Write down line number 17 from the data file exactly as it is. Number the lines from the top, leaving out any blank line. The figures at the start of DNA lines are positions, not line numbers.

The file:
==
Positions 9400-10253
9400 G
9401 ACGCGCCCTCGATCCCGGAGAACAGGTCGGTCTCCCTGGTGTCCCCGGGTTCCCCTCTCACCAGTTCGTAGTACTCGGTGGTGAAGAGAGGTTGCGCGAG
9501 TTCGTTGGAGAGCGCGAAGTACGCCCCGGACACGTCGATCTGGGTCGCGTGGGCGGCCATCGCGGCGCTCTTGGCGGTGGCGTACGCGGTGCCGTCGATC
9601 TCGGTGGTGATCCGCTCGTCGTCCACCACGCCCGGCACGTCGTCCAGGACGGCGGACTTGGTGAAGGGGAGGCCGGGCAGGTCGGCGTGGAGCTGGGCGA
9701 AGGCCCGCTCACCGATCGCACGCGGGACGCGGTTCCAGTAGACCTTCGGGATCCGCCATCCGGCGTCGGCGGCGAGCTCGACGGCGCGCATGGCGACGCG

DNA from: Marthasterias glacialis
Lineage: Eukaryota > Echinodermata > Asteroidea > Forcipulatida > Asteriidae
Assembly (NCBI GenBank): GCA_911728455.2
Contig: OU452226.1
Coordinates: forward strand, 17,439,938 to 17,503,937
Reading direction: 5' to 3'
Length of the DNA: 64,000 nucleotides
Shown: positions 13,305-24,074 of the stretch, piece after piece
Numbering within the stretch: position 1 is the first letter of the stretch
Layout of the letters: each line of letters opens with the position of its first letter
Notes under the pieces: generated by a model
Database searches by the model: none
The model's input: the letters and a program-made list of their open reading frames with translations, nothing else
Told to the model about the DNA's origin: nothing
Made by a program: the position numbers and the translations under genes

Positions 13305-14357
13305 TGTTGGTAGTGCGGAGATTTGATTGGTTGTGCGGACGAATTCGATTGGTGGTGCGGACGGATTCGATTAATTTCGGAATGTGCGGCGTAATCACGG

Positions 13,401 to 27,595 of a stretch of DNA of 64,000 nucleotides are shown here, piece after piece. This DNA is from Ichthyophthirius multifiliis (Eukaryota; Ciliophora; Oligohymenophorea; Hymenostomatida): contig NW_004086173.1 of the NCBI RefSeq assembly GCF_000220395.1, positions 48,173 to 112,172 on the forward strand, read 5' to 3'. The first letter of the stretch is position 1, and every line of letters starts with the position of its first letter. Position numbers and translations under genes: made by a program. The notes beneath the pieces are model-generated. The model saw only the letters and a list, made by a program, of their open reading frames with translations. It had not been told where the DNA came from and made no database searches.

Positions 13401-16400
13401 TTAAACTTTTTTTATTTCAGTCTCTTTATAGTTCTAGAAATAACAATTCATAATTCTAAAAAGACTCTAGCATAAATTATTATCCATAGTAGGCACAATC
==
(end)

Notes under the pieces: generated by a model